Self-Managed Super funds (SMSFs) can be a cost-effective solution for your retirement nest egg and give you more control of your investments. However an SMSF it’s not always the best option for everyone. For low super balances, a retail or industry fund may be the cheapest option. In this article we explore when the right time is to set up an SMSF to help you make the decision that’s best for you.
When you should switch to an SMSF
An SMSF could be a good option for you if you have a significant super balance, if you would like to buy an investment property through your super, or if you would simply like more control and flexibility of your investments.
If you have a decent super balance
The amount of super you need to make an SMSF worthwhile is a contentious issue. It’s a common view that around $500,000 is a point where an SMSF’s become a cost-effective option. Keep in mind that this is for all members of a SMSF, as you can combine the balances of up to six people to reach this mark. There are certain circumstances which may justify starting an SMSF with a lower balance than this. However, you want to run the numbers to see what percentage of your portfolio you are paying for costs, and whether costs are worth the benefit.
If you want to invest in direct property
If you want to buy an investment property through your super, you will need to set up an SMSF. Standard retail and industry funds will not allow you to invest directly into property.
If you want more flexibility with your investments
If you would like to do things like purchase your business premises, or invest in more obscure assets that you can’t access with a standard public offer fund, then you might want to switch to an SMSF. Keep in mind that there are super wrap platforms that also give you more flexibility without the administration of an SMSF.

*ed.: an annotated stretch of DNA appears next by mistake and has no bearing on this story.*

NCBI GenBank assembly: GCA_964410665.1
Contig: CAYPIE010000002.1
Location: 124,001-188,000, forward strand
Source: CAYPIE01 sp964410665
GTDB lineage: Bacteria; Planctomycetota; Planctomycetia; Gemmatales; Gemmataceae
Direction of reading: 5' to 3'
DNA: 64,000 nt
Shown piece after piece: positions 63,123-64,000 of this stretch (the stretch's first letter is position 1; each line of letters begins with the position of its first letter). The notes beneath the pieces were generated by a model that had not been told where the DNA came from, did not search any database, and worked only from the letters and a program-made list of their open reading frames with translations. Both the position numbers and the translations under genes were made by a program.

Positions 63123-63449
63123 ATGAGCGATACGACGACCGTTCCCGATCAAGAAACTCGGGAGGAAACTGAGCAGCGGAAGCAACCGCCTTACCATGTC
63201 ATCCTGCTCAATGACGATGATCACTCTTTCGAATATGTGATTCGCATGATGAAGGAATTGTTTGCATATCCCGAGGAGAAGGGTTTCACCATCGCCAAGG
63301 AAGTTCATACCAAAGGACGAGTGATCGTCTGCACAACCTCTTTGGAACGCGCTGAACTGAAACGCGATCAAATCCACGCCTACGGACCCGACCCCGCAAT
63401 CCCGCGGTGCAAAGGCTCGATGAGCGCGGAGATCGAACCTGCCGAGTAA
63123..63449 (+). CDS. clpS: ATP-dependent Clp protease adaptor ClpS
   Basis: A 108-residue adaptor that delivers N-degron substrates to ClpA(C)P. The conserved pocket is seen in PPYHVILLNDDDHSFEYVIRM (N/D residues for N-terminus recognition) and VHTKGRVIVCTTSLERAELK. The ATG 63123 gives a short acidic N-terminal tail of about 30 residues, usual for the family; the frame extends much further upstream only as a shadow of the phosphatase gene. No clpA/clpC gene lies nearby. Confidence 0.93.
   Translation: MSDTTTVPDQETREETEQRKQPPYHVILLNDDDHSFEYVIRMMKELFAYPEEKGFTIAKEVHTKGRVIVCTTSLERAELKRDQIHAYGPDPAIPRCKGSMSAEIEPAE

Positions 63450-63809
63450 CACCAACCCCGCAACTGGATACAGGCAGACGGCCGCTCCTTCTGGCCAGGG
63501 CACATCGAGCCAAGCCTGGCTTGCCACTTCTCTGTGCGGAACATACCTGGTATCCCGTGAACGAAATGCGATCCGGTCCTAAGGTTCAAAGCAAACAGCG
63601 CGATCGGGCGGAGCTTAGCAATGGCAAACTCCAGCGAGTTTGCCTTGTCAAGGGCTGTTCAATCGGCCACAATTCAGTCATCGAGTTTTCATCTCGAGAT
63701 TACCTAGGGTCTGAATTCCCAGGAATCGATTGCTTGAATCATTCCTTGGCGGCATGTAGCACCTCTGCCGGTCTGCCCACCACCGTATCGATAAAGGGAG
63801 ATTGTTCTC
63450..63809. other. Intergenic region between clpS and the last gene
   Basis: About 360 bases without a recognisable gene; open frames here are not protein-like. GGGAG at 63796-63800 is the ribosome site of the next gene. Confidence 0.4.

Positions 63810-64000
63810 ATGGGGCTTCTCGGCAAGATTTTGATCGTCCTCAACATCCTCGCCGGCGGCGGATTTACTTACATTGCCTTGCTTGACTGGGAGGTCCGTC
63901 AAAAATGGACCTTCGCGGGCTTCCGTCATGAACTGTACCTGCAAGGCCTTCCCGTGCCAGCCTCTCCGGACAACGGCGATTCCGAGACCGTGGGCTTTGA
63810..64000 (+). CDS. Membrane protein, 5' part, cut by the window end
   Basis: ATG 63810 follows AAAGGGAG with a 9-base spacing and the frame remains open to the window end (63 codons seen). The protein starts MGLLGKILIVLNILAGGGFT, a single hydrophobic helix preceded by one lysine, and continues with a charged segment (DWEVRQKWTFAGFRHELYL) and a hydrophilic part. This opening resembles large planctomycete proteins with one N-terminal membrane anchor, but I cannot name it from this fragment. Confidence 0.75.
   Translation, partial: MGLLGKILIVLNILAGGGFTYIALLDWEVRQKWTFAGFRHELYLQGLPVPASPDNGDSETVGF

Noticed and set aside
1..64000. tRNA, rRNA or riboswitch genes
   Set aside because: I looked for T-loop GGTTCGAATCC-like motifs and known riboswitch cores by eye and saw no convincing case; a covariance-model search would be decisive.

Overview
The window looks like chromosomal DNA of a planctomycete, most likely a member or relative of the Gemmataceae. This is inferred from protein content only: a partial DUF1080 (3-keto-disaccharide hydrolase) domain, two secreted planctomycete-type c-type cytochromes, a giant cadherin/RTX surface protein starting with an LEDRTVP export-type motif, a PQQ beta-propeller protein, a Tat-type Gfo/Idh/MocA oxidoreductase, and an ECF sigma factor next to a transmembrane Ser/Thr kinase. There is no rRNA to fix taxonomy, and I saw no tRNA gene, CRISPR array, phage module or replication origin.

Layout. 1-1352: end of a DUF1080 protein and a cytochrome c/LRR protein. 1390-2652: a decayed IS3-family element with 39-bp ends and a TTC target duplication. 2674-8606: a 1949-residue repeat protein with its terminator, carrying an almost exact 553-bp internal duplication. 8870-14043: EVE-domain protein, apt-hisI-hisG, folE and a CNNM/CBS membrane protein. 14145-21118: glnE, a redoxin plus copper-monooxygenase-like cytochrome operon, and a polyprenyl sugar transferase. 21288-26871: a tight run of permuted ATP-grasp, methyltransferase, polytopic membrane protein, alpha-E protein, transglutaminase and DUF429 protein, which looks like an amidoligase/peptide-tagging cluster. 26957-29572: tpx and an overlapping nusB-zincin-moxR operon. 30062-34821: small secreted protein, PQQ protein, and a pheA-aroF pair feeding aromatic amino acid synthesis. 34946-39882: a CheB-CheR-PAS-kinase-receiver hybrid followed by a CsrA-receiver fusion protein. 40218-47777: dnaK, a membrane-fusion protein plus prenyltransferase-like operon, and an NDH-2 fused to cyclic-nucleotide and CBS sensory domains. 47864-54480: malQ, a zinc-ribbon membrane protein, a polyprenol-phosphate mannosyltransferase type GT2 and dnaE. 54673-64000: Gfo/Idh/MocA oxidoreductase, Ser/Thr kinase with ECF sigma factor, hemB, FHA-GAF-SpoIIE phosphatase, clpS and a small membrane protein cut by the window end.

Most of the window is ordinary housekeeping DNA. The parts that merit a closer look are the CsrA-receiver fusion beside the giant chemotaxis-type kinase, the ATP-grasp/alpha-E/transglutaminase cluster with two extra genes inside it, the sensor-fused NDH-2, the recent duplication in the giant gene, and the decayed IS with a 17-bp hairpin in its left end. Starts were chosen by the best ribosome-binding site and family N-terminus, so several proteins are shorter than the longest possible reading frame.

When you shouldn’t use a SMSF
If you’re not interested in managing your super
If managing your super does not interest you, you should probably consider remaining with a retail or industry fund. You won’t have the knowledge or enthusiasm to craft an appropriate portfolio to maximise your retirement savings. Setting up, managing, and maintaining an SMSF can also be a serious burden if you’re not ready for the responsibility. From administration to tax management and implementing your strategy, it’s not a simple process.
If you have a low super balance
If you have a low super balance an SMSF will not be a cost-effective option. The costs of running an SMSF is proportionally higher for accounts with smaller balances. This is due to the ongoing annual fees required to maintain and audit the SMSF, which can be a few thousand dollars a year. For example, if your super balance is only $10,000 and you are paying $3,000 to maintain a SMSF, then your costs are a whopping 30%!
Is it the right time to set up an SMSF for me?
It may be the right time to consider setting up an SMSF if you have accumulated a decent super balance and have interest in crafting and managing your own portfolio. But if you’re still not sure if it’s the right time to set up an SMSF for your individual circumstances, a financial advisor will be able to help you determine the right scenario for you.
Managing an SMSF alone isn’t advised unless you really know what you’re doing. We recommend engaging a financial advisor with specialist knowledge in this field. They can help you maximise your retirement savings as well as ensure you stay on top of all the rules, regulations and changes you must remain compliant with.
At Financial Spectrum we have a team of financial advisors and accountants who are SMSF specialists. We can help you save time and money in the long run, while potentially helping you grow your super in ways you might not have thought of before.